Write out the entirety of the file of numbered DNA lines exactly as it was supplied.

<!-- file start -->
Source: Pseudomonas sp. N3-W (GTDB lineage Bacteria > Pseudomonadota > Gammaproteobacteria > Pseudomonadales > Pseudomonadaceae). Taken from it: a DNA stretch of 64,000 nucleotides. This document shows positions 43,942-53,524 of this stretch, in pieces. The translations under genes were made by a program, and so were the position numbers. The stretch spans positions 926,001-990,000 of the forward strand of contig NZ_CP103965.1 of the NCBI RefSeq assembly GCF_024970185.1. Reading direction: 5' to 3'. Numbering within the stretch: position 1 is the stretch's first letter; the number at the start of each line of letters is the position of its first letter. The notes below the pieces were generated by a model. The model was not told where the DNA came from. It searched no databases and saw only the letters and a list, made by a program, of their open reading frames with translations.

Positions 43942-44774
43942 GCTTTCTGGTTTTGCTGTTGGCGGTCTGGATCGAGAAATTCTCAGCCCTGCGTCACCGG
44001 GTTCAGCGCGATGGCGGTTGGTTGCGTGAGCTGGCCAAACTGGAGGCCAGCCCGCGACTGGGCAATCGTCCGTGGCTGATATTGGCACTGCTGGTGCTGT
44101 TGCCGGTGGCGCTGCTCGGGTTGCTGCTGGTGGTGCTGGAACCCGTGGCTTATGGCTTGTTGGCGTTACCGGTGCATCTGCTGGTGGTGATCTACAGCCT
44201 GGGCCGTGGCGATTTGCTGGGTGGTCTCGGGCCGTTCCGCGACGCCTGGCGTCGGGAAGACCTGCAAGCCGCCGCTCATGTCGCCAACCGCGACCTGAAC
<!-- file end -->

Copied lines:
Source: Pseudomonas sp. N3-W (GTDB lineage Bacteria > Pseudomonadota > Gammaproteobacteria > Pseudomonadales > Pseudomonadaceae). Taken from it: a DNA stretch of 64,000 nucleotides. This document shows positions 43,942-53,524 of this stretch, in pieces. The translations under genes were made by a program, and so were the position numbers. The stretch spans positions 926,001-990,000 of the forward strand of contig NZ_CP103965.1 of the NCBI RefSeq assembly GCF_024970185.1. Reading direction: 5' to 3'. Numbering within the stretch: position 1 is the stretch's first letter; the number at the start of each line of letters is the position of its first letter. The notes below the pieces were generated by a model. The model was not told where the DNA came from. It searched no databases and saw only the letters and a list, made by a program, of their open reading frames with translations.

Positions 43942-44774
43942 GCTTTCTGGTTTTGCTGTTGGCGGTCTGGATCGAGAAATTCTCAGCCCTGCGTCACCGG
44001 GTTCAGCGCGATGGCGGTTGGTTGCGTGAGCTGGCCAAACTGGAGGCCAGCCCGCGACTGGGCAATCGTCCGTGGCTGATATTGGCACTGCTGGTGCTGT
44101 TGCCGGTGGCGCTGCTCGGGTTGCTGCTGGTGGTGCTGGAACCCGTGGCTTATGGCTTGTTGGCGTTACCGGTGCATCTGCTGGTGGTGATCTACAGCCT
44201 GGGCCGTGGCGATTTGCTGGGTGGTCTCGGGCCGTTCCGCGACGCCTGGCGTCGGGAAGACCTGCAAGCCGCCGCTCATGTCGCCAACCGCGACCTGAAC